Describe the symptoms of an over filled tranny to me. - Nissan Armada Forum: Armada & Infiniti QX56 Forums
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post #1 of 8 (permalink) Old 04-10-2018, 06:36 PM Thread Starter
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Describe the symptoms of an over filled tranny to me.

I just found out mine is overfilled by about 1.5 qts, or so and the bolt supposed to hold the dipstick in is missing. Fluid is clean and clear and was just done before I got the vehicle.
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post #2 of 8 (permalink) Old 04-10-2018, 06:53 PM
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Over filled valve bodies will exhibit strange shifting rpm points, and maybe higher temps. You can either climb underneath when cold and loosten the plug and dump a little (level ground), or if you have a pump with a tube that will fit down the dipstick hole, you can reduce it that way. When checking the level, make sure the engine is running, at normal operating temp. The transmission is in reverse, someone is in the car with their foot on the brake, and that the emergency brake is fully depressed.
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post #3 of 8 (permalink) Old 04-10-2018, 07:35 PM Thread Starter
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Thanks, ill check it tomorrow.

Out of curiosity, would it read over or under what it really is if it was fully warm but in neutral and sitting still?
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Last edited by marctronixx; 04-11-2018 at 09:19 AM.
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post #4 of 8 (permalink) Old 04-11-2018, 09:01 AM
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Quote:
Originally Posted by F4N4EVR View Post
Over filled valve bodies will exhibit strange shifting rpm points, and maybe higher temps. You can either climb underneath when cold and loosten the plug and dump a little (level ground), or if you have a pump with a tube that will fit down the dipstick hole, you can reduce it that way. When checking the level, make sure the engine is running, at normal operating temp. The transmission is in reverse, someone is in the car with their foot on the brake, and that the emergency brake is fully depressed.
No. Transmission should be at operating temp, run through all the gears then the gear selector should be placed in PARK. Attached is for a 2011 model. OP you didn't indicate your model year.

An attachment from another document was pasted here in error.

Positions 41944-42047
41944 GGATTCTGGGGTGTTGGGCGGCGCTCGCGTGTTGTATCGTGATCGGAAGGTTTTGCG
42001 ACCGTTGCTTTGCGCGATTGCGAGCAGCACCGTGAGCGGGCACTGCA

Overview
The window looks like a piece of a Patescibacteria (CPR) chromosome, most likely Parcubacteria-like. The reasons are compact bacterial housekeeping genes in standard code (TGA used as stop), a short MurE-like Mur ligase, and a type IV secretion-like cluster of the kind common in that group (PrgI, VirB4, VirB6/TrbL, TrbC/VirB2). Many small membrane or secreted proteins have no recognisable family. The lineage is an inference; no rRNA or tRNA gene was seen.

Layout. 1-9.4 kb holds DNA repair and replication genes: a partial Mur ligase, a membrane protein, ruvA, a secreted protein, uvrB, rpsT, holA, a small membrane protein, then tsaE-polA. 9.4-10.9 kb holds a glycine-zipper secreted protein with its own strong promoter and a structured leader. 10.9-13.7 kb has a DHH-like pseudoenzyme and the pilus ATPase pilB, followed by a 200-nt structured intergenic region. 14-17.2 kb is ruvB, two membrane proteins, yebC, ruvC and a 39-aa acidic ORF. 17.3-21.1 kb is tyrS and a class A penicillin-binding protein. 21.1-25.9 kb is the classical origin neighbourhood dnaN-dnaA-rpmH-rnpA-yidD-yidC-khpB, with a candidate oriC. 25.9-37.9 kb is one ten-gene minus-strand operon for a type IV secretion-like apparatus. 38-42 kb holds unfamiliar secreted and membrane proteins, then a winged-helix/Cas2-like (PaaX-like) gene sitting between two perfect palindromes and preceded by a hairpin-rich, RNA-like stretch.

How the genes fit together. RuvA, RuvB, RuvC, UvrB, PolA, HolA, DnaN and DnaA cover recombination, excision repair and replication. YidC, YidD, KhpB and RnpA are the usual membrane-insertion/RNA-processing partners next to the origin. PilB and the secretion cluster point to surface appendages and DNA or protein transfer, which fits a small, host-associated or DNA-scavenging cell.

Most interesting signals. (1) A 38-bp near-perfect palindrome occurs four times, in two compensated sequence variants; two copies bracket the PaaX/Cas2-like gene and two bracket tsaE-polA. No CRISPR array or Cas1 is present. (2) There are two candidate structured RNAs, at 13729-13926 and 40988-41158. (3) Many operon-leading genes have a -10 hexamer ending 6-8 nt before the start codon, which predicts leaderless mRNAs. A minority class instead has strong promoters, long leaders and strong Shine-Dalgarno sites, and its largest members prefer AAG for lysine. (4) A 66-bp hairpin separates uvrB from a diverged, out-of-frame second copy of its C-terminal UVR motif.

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post #5 of 8 (permalink) Old 04-15-2018, 11:35 AM Thread Starter
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Ok, so it's actually UNDERFILLED! My trans is short shifting, and won't hit passing gear or lockdown. So is that probably it? I'll post pic of the stick....if I can. The place that serviced the trans before I got it did this and ever since its been shirt shifting and no kickdown.

If it is under filled it will shift weird too. If the fluid was just changed, and it looks pretty good in the pic for what that's worth, you can just start adding the correct fluid in and checking until you get it in spec and go from there.

If it was my car, and I had any doubts about that service at all, I'd buy 9-12 quarts and start a series of drain and fills. An hour or two of time and under $100 is cheap insurance on a transmission. Worth the piece of mind.

The lady I got it from just had the trans serviced at the local Toyota dealer. Two weeks before I got it. She says this problem of short shifting, and not going into passing gear or having any kick down at all has been happening since that trans service. I bought a quart of the specified trans fluid so will top it off carefully today and see if that takes care of it. Is it normal for the trans fluid to have a little tiny bubbles in it if it's underfilled? I seem to remember seeing little tiny bubbles on the end of the trans dipstick when I first pulled it out.